Thursday, July 7, 2016

Thursday, July 7, 2016 — DT 28062

Puzzle at a Glance
Puzzle Number in The Daily Telegraph
DT 28062
Publication Date in The Daily Telegraph
Tuesday, March 15, 2016
Setter
Unknown
Link to Full Review
Big Dave's Crossword Blog [DT 28062]
Big Dave's Crossword Blog Review Written By
Gazza
BD Rating
Difficulty - ★★ Enjoyment - ★★★
Falcon's Experience
┌────┬────┬────┬────┬────┬────┬────┐
██████████████████████████████████
└────┴────┴────┴────┴────┴────┴────┘
Legend:
- solved without assistance
- incorrect prior to use of puzzle solving tools
- solved with assistance from puzzle solving tools
- solved with aid of checking letters provided by puzzle solving tools
- solved but without fully parsing the clue
- unsolved or incorrect prior to visiting Big Dave's Crossword Blog
- solved with aid of checking letters provided by solutions from Big Dave's Crossword Blog
- reviewed by Falcon for Big Dave's Crossword Blog
- yet to be solved
Notes
The National Post has skipped DT 28061 which was published in The Daily Telegraph on Monday, March 14, 2016.

Introduction

There seems to be a bit of a winter recreation theme in today's puzzle. Quite refreshing with the mercury pushing 30° C. As Gazza points out in his review at Big Dave's Crossword Blog, there is also an abundance of North American references in this puzzle.

I invite you to leave a comment to let us know how you fared with the puzzle.

Notes on Today's Puzzle

This commentary is intended to serve as a supplement to the review of this puzzle found at Big Dave's Crossword Blog, to which a link is provided in the table above.

Primary indications (definitions) are marked with a solid underline in the clue; subsidiary indications (be they wordplay or other) are marked with a dashed underline in all-in-one (&lit.) clues, semi-all-in-one (semi-&lit.) clues and cryptic definitions. Explicit link words and phrases are enclosed in forward slashes (/link/) and implicit links are shown as double forward slashes (//). Definitions presented in blue text are for terms that appear frequently.

Across

1a   Earthenware pot // bishop brought into model prison? (4-3)

"bishop" = B (show explanation )

B[5] is an abbreviation for bishop that is used in recording moves in chess.

hide explanation

Toby jug[5] (also called toby[10])  is a chiefly British term for a beer jug [pitcher] or mug in the form of a stout old man wearing a three-cornered hat.

5a   Policeman // in charge on board tender (7)

"in charge" = IC (show explanation )

The abbreviation i/c[5] can be short for either
  1. (especially in military contexts) in charge of ⇒ the Quartermaster General is i/c rations; or
  2. in command ⇒ 2 i/c = second in command.
hide explanation

9a   Red-haired man, // fine American attached to game (5)

"fine" = F (show explanation )

F[5] is an abbreviation for fine, as used in describing grades of pencil lead [a usage that Oxford Dictionaries surprisingly characterizes as British].

hide explanation

Rugby union[10] (abbreviation RU[5]) is a form of rugby football played between teams of 15 players (in contrast to rugby league[5], which is played in teams of thirteen).

Rufus was a Roman cognomen which meant "red-haired" in Latin. As a nickname it was used by William II Rufus, a king of England, because of his red hair.

What did he say?
In his review on Big Dave's Crossword Blog, Gazza refers to rugby union as a game that I’ve no desire to discuss further after last weekend.
On March 12, 2016 England defeated Wales 25-21 in a fourth round match in the 2016 Six Nations Championship[7]. When Scotland defeated France the next day, England was guaranteed the championship even with the fifth and final week of the tournament yet to be played.

It should not be difficult to guess that Wales is Gazza's team.

10a   A speech about daughter/'s/ deep love (9)

11a   Perfectly at home always? // Surely not! (4,1,5)

Well I never![10] is an exclamation meaning surely not!

12a   Tooth // extractor? Surgeon, at heart (4)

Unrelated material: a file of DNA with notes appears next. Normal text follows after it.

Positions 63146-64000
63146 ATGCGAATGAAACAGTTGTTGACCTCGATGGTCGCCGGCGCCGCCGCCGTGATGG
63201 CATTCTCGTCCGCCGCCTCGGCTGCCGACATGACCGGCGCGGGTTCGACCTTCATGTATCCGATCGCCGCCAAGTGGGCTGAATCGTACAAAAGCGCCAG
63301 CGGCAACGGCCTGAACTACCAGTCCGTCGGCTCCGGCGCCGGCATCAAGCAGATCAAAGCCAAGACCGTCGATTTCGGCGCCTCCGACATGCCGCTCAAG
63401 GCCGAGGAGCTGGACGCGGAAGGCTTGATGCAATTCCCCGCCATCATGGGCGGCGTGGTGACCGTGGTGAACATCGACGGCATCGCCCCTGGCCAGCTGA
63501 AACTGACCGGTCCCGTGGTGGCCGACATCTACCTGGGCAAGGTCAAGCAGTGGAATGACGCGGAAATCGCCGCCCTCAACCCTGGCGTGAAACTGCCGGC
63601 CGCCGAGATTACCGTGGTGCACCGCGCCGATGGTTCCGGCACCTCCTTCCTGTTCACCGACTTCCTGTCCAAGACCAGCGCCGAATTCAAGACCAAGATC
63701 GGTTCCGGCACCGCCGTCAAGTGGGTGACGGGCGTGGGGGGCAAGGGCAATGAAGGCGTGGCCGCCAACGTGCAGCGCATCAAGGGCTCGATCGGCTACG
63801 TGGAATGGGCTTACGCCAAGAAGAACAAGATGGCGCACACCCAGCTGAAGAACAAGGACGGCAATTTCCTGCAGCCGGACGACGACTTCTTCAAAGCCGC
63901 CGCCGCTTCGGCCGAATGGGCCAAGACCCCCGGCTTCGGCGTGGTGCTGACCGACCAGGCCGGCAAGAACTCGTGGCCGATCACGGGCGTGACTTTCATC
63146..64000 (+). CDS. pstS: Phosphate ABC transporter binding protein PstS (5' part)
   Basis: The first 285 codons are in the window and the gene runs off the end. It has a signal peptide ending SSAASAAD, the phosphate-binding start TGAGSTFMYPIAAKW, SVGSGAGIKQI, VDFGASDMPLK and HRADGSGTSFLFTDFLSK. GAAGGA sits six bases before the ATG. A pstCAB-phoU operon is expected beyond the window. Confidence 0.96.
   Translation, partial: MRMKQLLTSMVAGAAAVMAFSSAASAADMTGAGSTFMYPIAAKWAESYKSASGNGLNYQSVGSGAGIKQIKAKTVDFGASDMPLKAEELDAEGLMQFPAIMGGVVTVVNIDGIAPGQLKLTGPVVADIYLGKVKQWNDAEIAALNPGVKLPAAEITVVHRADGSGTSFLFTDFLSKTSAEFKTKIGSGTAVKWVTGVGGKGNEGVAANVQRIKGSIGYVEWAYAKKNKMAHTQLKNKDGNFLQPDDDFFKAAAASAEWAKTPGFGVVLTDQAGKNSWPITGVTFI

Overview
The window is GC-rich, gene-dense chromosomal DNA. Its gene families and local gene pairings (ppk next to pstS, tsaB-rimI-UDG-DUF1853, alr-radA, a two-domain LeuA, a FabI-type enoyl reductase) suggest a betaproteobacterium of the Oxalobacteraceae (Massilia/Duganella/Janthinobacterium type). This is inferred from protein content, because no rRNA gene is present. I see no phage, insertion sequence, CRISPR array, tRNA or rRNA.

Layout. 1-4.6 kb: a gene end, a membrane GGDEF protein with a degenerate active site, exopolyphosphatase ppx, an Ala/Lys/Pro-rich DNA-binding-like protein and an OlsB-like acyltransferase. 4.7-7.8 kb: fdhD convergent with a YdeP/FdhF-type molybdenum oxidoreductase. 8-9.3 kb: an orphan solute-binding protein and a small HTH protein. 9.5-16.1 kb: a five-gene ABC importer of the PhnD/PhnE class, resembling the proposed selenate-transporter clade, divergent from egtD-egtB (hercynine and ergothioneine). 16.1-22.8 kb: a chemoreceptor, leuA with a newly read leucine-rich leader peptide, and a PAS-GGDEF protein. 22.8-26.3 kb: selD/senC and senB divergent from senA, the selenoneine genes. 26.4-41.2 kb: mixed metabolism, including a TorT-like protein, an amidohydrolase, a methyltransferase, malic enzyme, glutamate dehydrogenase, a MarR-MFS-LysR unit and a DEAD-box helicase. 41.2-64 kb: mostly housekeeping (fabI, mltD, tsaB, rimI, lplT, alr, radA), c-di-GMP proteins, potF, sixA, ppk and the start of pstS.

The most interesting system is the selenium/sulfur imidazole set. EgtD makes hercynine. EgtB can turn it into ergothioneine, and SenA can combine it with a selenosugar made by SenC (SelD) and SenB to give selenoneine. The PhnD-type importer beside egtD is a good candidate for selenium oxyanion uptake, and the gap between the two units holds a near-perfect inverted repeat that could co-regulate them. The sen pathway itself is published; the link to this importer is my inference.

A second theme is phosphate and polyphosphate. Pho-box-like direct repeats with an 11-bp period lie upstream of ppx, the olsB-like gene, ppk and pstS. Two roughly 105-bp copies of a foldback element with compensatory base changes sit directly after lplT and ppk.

Extractor[10], short for extractor fan[10] (or extraction fan), is a seemingly British term for a fan used in kitchens, bathrooms, workshops, etc, to remove stale air or fumes. Personally, I would call such a device an exhaust fan.

14a   Greatly superior // ways associated with a school principal (7,5)

In Britain, head[5] is short for headmaster[5] (a man who is the head teacher in a school), headmistress[5] (a woman who is the head teacher in a school), or head teacher[5] (the teacher in charge of a school). 

Streets ahead[5] is an informal British expression meaning greatly superior the restaurant is streets ahead of its local rivals. Personally, I would say miles ahead [which perhaps is a reflection of our vastly larger geography].

18a   Entered Miami, excitedly, // before noon (4,8)

21a   Character/'s/ parking technique (4)

22a   Discuss flop, /and/ don't mince words! (4,6)

As I suspected, turkey[5] is an informal, chiefly North American term for something that is extremely or completely unsuccessful, especially a play or film the movie flopped—the second in a trio of turkeys.

Furthermore, talk turkey[5] is an informal, North American expression denoting to discuss something frankly and straightforwardly she promised to go talk turkey with the representatives.

25a   Wrong choice before important // game (3,6)

... a game well-known in Canada.

26a   Girl // employed by Carolina Diamonds (5)

Scratching the Surface
The Carolina Diamonds[7] was a women's softball team based in Charlotte, North Carolina that folded in 2013.

27a   Pot // volunteers drank, strangely (7)

"volunteers" = TA (show explanation )

In the UK, Territorial Army[5] (abbreviation TA[5]) was, at one time, the name of a volunteer force founded in 1908 to provide a reserve of trained and disciplined military personnel for use in an emergency. Since 2013, this organization has been called the Army Reserve.

hide explanation

28a   Form of entertainment, // Korean primarily, a Korean almost ruined (7)

Down

1d   Perplexed // cast (6)

2d   Confound // the Spanish female with extremely good climbing (6)

"the Spanish" = EL (show explanation )

In Spanish, the masculine singular form of the definite article is el[8].

hide explanation

3d   Boy appearing on stage // at the last moment (4,2,4)

Staying with the North American theme of the puzzle, Gazza chooses to illustrate the clue with a picture of a Canadian. He could have — but thankfully didn't — equally well chosen Justin Bieber.

4d   Grand party, // of importance (5)

"grand" = G (show explanation )

Grand[5] is an informal term for a thousand dollars or pounds he gets thirty-five grand a year. While the term "grand" itself would seem to be commonly used in the UK, the informal abbreviation G[5] meaning grand appears to be regarded as a North American usage I was up nine Gs on the blackjack tables.

G is defined in various British dictionaries as follows:
  1. Oxford Dictionaries: (North American informal) abbreviation for grand, a thousand dollars)[5];